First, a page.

The carver in me


During the December holidays I did pretty much no woodwork. I spent some time trying to find old tools (which is the topic of an upcoming post), but that was about it. That is apart from finding my inner carver, for lack of a better term. One day I decided to take this piece of Kaapse Swarthout (also known as Cape Blackwood or Maytenus peduncularis) down from where it was hanging above the little bar. I took a crappy Eclipse chisel and carved out the new name of the bar.

One of my all-time favourite All Blacks is Jerry Collins. He sadly died last year. I decided to name the bar after him as a final tribute, because he personifies lots of values I hold dearly. Translated into English it goes “The Jerry Collins Bar” The Afrikaans word I chose for bar is a tribute to an aunt of mine. “Kantien” is an old word that is not used very much at all anymore. She used to get very upset with her son and I for going out to drinking spots on a regular basis while on holiday from medical school. She would berate us for our immoral behaviour and always added that she and her husband have never even been to a “Kantien”. Today he is a Consultant Urologist and I am a Psychiatrist as you know. Tannie Kowie is a real legend in her own right and exhibits many of the same ethics and values that I admire in Jerry Collins.


It just so happened that my best mate from school pitched up with his family on the day I finished the carving. It was an ideal way to inaugurate the bar as Gerdie Smook has a lot to do with my former love for the game of rugby. I say former because the way the Springboks play has finally caused a major allergy for the game in my particular case.


The reason why I have so much respect for Jerry Collins is due to the way he approached the game. He played and approached the game with a set of ethics that reminds of the spirit of the game I fell in love with as a young boy. Unfortunately that spirit has almost completely disappeared from the professional version of it over the past 10 years. If anything remains of it, it is in Aotearoa the Land of the Long White Cloud.

What follows is a short tribute to the late great Jerry Collins.

Here you can see “Topdeck” doing the Haka. Do you see any resemblance.


Apparently Jerry was told by Sir Greame Henry at some stage that he would struggle to keep his spot in the All Blacks team if he does not improve his distribution skills. Jerry went away, worked very hard at it and became so good at it that the AB’s won two tests in the dying seconds off the back of an exquisite Collins last pass.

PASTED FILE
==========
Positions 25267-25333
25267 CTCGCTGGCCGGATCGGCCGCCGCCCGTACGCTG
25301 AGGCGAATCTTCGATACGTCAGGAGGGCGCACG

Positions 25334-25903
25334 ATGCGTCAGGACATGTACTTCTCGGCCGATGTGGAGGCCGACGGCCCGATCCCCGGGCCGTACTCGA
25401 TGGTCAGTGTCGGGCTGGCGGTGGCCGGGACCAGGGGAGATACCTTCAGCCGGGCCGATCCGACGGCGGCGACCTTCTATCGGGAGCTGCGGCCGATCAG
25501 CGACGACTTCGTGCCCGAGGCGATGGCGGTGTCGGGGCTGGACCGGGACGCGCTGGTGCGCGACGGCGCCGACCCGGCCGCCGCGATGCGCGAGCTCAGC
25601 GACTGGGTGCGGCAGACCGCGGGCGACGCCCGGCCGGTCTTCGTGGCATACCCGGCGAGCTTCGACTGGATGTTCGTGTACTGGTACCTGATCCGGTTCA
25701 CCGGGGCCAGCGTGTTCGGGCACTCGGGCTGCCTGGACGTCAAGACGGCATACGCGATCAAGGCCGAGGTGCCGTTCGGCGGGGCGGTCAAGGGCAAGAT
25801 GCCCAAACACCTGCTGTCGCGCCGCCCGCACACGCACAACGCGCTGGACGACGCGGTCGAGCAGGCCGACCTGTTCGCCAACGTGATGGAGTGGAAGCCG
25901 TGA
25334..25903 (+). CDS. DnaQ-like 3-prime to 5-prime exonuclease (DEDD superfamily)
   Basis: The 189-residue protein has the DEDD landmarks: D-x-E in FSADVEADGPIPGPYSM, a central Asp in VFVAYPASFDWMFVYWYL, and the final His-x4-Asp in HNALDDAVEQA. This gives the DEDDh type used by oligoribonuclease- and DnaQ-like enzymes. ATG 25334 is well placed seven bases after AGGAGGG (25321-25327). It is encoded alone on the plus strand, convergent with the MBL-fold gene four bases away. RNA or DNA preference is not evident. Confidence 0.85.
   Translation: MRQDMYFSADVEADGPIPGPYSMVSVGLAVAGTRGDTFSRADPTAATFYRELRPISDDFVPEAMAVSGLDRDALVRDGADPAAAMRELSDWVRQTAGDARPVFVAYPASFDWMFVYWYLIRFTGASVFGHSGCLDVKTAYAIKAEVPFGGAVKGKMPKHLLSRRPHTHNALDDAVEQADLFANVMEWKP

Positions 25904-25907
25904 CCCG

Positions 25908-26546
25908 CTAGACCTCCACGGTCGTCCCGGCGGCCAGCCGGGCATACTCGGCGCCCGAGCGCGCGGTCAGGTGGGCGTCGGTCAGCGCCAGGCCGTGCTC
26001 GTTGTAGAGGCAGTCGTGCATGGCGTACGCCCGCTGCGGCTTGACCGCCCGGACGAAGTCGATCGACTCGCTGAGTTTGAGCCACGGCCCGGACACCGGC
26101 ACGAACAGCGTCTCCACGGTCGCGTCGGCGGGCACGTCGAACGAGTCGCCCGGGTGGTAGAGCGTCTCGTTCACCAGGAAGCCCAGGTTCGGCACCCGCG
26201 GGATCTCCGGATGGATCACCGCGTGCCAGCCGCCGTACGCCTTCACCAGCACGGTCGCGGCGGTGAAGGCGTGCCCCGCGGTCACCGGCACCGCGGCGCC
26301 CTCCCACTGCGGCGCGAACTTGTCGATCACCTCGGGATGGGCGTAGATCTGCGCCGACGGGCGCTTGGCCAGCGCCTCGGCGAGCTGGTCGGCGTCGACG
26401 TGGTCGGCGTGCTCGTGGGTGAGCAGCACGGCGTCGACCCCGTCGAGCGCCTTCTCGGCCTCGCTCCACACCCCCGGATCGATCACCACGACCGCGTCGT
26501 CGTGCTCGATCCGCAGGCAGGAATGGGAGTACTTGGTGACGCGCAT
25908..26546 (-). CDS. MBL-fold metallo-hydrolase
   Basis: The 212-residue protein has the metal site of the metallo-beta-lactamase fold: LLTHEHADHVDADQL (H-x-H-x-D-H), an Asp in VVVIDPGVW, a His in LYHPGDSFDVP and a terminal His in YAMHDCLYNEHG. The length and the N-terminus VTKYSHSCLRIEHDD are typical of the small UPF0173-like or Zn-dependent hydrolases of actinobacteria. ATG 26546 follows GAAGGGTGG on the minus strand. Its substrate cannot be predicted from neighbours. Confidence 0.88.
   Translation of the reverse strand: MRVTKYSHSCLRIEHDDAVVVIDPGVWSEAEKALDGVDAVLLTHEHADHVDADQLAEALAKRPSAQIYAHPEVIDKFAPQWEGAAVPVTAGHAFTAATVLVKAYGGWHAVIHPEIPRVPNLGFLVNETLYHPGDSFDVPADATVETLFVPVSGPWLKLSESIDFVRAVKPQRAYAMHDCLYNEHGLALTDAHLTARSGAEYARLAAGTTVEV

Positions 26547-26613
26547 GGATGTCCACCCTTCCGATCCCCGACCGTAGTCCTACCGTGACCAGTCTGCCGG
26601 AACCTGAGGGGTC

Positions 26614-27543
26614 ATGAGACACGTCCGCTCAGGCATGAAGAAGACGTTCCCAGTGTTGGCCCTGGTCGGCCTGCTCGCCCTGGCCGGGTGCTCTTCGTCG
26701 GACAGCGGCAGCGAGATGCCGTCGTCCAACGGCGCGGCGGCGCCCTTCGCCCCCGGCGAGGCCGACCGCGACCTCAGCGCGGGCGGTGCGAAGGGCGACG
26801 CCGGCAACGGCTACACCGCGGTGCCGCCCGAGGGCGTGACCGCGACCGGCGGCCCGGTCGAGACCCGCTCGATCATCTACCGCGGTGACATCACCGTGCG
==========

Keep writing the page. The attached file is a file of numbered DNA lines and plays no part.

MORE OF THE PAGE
With Richie Mccaw he formed arguably one of the best (if not the best) 6-7 combination in the history of the game.


One of my favourite Jerry stories is that he (apparently) continued his day job as a rubbish collector well into his very well paid professional rugby career. He did that because he wanted to keep the fitness it gave him. In New Zealand those guys run all day. That is the sign of a man who has his feet firmly on the ground, not allowing fame to change who he is. (The pictures below was take in Wales while he was playing there, not in Wellington NZ where the above story transpired)


For the next story I will cut and paste from an article in the Telegraph.

Collins was in Devon on holiday after the New Zealand’s surprise quarter-final defeat at the hands of France at the 2007 World Cup. Strolling down the high street, the flanker was spotted by Barnstaple’s then director of rugby Kevin Squire. A photo opportunity turned into a conversation and then an invitation to come down to watch the club in action.

“I said it would be lovely if he could come down to the club and thought nothing of it,” Squire told Telegraph Sport. “Unexpectedly there he was three days later. He watched a first team game and then I introduced him to all the players.

“One of the guys I introduced him to was the Under-13 coach at the club. Consequently in that conversation he was invited to do a training session for the kids, which he astonishingly agreed to do. The following Friday night I went down to watch the training session and the kids obviously were in heaven.”